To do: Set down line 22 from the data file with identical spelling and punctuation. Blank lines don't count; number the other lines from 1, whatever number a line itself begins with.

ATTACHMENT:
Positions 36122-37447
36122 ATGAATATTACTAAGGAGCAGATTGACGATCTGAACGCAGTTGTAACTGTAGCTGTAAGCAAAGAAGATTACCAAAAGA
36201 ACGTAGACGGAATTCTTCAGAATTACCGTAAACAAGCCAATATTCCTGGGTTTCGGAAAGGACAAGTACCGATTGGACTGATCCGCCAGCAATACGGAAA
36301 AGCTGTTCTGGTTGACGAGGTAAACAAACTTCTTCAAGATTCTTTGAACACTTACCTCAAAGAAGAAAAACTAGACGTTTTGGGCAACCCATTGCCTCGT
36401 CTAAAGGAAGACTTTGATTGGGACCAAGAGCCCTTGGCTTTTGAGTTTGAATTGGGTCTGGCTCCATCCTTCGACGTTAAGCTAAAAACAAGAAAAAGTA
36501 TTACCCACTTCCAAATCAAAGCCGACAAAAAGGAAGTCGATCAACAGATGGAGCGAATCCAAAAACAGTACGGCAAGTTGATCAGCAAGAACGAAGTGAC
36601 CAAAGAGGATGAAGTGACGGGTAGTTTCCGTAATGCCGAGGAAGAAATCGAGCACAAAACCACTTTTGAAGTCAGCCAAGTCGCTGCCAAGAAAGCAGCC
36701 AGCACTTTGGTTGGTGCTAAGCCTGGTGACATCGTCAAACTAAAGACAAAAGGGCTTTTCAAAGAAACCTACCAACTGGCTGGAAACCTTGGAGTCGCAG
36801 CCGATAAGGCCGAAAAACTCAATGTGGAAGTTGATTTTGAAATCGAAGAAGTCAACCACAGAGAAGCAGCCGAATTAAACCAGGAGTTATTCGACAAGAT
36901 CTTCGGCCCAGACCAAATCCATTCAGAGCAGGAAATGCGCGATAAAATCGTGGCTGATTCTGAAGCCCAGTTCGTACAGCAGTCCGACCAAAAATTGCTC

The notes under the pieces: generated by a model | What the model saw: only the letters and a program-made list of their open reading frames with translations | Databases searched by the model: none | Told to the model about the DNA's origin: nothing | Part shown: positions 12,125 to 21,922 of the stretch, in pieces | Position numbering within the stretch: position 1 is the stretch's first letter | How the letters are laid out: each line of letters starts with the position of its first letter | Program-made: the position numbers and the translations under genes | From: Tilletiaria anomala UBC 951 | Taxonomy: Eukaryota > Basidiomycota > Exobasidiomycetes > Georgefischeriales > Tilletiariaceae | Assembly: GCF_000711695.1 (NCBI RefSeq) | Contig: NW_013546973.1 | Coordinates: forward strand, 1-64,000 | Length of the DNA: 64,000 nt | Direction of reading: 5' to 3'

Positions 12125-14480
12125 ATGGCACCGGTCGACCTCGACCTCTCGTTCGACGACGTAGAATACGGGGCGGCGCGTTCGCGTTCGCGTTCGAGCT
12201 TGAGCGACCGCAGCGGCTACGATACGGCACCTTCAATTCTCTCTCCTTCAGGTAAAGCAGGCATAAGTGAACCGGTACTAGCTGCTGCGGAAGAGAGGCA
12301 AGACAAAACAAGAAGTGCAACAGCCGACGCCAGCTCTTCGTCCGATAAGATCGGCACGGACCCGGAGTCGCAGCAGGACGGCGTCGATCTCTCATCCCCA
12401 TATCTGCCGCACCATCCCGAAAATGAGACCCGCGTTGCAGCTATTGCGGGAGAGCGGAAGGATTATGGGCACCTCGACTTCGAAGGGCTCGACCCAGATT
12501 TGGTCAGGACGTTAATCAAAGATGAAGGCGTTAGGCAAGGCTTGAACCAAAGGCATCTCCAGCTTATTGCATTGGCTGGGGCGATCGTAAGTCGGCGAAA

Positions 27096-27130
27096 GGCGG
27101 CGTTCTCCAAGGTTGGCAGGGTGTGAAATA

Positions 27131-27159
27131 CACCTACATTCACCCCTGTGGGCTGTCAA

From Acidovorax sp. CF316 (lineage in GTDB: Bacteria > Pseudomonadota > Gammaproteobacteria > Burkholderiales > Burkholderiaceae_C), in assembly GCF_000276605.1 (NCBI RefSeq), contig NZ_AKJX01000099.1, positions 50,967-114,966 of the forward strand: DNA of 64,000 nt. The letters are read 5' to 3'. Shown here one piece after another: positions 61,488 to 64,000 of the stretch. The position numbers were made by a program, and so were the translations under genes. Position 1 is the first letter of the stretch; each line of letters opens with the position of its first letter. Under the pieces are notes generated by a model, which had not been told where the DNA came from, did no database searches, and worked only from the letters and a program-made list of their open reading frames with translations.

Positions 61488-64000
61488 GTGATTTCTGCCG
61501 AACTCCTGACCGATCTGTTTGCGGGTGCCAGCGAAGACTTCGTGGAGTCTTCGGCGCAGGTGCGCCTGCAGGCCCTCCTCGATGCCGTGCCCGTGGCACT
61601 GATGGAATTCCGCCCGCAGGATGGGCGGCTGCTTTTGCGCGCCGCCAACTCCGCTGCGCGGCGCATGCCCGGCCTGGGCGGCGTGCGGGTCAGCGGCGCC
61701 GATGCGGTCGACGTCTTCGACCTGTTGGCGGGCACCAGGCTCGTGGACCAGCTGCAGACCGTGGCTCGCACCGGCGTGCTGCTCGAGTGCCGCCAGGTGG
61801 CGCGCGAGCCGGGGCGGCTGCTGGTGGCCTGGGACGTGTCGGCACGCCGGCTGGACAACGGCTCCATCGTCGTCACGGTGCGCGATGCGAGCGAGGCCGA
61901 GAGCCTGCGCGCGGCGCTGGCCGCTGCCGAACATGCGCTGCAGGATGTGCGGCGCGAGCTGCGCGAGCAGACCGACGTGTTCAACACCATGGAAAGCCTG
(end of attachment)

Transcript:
27131 CACCTACATTCACCCCTGTGGGCTGTCAA